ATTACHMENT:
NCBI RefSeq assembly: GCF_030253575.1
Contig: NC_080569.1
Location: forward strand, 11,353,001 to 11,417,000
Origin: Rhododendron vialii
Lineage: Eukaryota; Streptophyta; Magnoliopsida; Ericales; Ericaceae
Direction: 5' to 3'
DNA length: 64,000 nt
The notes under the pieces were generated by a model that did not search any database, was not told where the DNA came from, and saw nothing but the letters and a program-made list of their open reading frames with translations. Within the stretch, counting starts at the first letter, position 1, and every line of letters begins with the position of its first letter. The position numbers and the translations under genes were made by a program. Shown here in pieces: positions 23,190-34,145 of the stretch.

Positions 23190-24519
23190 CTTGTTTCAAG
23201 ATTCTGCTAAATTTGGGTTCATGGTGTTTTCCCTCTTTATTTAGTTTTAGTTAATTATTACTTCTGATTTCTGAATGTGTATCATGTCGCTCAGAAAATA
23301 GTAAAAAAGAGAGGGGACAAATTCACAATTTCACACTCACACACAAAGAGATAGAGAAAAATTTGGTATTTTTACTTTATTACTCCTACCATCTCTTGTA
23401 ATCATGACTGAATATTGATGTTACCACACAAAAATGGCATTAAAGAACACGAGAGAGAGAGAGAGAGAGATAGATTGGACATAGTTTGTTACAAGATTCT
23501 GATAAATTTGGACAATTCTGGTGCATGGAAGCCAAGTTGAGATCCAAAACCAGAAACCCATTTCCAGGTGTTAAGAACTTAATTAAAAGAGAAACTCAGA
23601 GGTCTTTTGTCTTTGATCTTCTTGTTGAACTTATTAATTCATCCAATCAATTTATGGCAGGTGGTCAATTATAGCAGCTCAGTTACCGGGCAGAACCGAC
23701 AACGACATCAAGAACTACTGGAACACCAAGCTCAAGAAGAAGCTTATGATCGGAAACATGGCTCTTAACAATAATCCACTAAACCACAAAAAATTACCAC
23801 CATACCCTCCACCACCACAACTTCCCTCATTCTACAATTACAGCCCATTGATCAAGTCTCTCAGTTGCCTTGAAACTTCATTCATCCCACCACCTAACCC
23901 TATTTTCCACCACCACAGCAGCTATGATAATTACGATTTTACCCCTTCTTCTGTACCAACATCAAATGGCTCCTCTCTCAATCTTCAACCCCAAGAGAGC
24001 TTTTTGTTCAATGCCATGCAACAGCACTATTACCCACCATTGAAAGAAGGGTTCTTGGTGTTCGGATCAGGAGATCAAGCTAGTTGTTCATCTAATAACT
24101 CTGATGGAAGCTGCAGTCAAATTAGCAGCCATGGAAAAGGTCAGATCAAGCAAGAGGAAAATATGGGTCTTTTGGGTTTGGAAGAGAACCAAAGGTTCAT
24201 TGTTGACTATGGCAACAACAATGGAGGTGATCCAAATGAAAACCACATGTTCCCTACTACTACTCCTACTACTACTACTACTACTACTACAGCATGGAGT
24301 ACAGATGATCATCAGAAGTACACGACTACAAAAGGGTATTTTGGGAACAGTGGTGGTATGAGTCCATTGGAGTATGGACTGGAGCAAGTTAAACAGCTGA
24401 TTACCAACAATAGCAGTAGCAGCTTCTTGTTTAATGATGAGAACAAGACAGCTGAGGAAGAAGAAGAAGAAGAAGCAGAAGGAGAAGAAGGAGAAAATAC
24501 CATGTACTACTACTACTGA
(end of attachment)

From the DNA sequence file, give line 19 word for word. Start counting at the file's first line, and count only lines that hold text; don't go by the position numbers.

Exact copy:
24001 TTTTTGTTCAATGCCATGCAACAGCACTATTACCCACCATTGAAAGAAGGGTTCTTGGTGTTCGGATCAGGAGATCAAGCTAGTTGTTCATCTAATAACT